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A preposition is a word governing, and usually preceding, a noun or pronoun and expressing a relation to another word or element in the clause.

1
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Whether or not these prepositions work in these contexts has much to do with the root meanings of the verbs "infect" and "graduate" and how prepositions are typically used with them. Either way, in … because you might talk about "the graduation rate of immigrants in a subject area from a college. All of those prepositions are tied to "graduate" in specific ways. Infections can happen in people or among …
answered Dec 7 '17 by joiedevivre
23
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I suppose the dictionary definition of "exactly" that the other answer mentioned sort of works, but in this context, as a native speaker, I'd interpret "right" to mean "near." So if someone told me to …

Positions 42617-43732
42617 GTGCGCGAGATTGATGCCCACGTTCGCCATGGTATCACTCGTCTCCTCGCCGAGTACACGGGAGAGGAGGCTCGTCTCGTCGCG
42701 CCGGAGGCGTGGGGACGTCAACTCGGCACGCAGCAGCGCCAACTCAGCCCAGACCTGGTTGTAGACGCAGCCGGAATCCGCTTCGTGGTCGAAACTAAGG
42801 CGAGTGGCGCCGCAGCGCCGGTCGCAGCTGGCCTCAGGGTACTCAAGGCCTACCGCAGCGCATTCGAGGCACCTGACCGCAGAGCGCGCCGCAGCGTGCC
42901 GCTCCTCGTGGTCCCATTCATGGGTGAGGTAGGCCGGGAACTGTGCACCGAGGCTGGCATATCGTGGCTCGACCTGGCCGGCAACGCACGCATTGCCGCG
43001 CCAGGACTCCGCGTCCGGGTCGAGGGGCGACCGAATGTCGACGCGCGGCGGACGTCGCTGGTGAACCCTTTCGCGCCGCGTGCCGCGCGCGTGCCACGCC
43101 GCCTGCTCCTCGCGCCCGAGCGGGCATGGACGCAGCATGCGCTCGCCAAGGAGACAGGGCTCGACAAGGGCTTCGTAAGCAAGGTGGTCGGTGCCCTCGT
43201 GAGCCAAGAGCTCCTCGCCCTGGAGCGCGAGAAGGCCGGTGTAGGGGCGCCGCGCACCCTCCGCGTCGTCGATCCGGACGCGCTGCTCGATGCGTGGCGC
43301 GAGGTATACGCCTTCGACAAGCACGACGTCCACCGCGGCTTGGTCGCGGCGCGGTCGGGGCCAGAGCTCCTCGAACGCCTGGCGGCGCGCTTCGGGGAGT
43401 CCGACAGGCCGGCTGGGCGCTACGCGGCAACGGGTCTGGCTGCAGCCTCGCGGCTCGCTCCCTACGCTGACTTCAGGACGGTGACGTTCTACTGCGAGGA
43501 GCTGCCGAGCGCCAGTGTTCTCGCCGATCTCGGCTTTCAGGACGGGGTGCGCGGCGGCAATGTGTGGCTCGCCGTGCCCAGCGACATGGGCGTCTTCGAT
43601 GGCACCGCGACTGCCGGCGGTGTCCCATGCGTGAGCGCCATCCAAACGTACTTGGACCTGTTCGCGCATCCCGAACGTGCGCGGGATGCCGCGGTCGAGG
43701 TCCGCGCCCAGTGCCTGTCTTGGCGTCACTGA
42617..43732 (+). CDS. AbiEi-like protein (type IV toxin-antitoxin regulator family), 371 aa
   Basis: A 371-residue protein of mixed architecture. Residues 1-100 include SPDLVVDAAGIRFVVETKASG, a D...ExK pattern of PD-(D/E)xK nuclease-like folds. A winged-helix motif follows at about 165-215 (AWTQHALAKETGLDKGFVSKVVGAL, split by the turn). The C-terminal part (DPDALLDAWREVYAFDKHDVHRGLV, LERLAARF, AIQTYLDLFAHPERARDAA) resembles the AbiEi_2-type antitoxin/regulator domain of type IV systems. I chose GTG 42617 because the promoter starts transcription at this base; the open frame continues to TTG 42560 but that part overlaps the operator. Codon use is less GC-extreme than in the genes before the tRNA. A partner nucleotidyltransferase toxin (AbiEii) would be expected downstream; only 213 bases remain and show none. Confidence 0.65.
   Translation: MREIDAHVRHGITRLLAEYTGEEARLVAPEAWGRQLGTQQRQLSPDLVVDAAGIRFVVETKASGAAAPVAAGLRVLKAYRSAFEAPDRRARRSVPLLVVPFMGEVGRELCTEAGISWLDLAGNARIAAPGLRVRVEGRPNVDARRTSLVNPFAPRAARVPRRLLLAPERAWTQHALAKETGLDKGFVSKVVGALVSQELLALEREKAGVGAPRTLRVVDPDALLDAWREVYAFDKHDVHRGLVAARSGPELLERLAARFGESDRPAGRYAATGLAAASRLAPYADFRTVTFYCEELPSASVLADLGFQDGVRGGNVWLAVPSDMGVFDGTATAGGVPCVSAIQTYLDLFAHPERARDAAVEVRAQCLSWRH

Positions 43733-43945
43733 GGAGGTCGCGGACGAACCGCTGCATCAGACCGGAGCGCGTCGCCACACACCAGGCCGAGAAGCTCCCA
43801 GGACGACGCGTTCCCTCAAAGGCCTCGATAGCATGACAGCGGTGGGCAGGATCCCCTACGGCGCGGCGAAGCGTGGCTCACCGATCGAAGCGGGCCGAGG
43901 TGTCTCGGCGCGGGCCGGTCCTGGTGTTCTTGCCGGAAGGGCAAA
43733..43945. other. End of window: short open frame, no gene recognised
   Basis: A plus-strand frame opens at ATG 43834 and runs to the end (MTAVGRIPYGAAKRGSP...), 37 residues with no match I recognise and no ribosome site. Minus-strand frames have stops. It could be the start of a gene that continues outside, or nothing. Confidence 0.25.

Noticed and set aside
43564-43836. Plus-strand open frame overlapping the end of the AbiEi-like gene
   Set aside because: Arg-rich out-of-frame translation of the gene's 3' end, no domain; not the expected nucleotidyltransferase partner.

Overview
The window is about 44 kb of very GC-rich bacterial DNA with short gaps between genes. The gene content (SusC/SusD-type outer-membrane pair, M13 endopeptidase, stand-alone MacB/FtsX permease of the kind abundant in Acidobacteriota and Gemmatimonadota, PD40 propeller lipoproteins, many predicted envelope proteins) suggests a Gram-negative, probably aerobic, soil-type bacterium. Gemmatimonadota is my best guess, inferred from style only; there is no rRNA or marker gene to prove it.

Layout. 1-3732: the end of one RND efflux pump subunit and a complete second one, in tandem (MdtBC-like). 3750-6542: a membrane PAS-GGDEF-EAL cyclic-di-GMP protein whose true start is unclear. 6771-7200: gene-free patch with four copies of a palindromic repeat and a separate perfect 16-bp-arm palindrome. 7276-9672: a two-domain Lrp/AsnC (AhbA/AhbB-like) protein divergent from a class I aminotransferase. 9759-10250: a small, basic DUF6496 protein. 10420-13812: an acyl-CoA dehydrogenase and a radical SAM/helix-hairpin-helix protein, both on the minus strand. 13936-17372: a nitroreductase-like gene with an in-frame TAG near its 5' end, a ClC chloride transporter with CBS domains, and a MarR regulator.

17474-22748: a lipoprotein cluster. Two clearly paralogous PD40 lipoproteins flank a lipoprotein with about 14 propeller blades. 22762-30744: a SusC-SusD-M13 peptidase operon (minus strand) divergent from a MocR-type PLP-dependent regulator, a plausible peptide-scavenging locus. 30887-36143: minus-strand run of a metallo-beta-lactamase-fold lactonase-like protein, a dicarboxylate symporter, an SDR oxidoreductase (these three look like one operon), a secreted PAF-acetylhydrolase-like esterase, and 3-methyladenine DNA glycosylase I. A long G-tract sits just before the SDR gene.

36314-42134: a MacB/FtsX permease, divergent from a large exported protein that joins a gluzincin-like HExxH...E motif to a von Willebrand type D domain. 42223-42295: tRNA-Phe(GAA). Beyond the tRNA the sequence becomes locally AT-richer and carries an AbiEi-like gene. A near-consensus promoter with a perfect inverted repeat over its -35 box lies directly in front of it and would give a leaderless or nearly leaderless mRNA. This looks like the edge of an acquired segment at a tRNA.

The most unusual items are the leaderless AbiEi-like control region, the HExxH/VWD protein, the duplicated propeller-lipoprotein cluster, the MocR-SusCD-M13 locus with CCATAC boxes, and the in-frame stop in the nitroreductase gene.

answered May 23 '18 by joiedevivre
5
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sentence is usually much more important for choosing the best preposition. English is pretty lax about prepositions compared to some other languages, so none of the proposed prepositions is necessarily … incorrect. However, I would say that the best prepositions to use with the verb "contact" are usually "by" (a method), "on" (a platform), "in" (a location), or "at" (other types of locations). Here …
answered Dec 4 '17 by joiedevivre
0
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There's no real "why" in all of this. It's just how English is. And sometimes it can go either way. I can say "I punched him in the arm" or "I punched his arm." Other expressions are less lenient. Ho …
answered Feb 13 '18 by joiedevivre
0
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I can only hear the first sentence as a type of redundancy used for emphasis, and in fact I would be likely to punctuate it as follows: This bed has not been slept in for a long time—by anybody. How …
answered Jun 7 '18 by joiedevivre
1
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I can't find any supporting documentation, but as a native speaker, I would say they are not exactly interchangeable. I don't think anyone would say, "People have hope of change." It would also be odd …
answered Feb 9 '18 by joiedevivre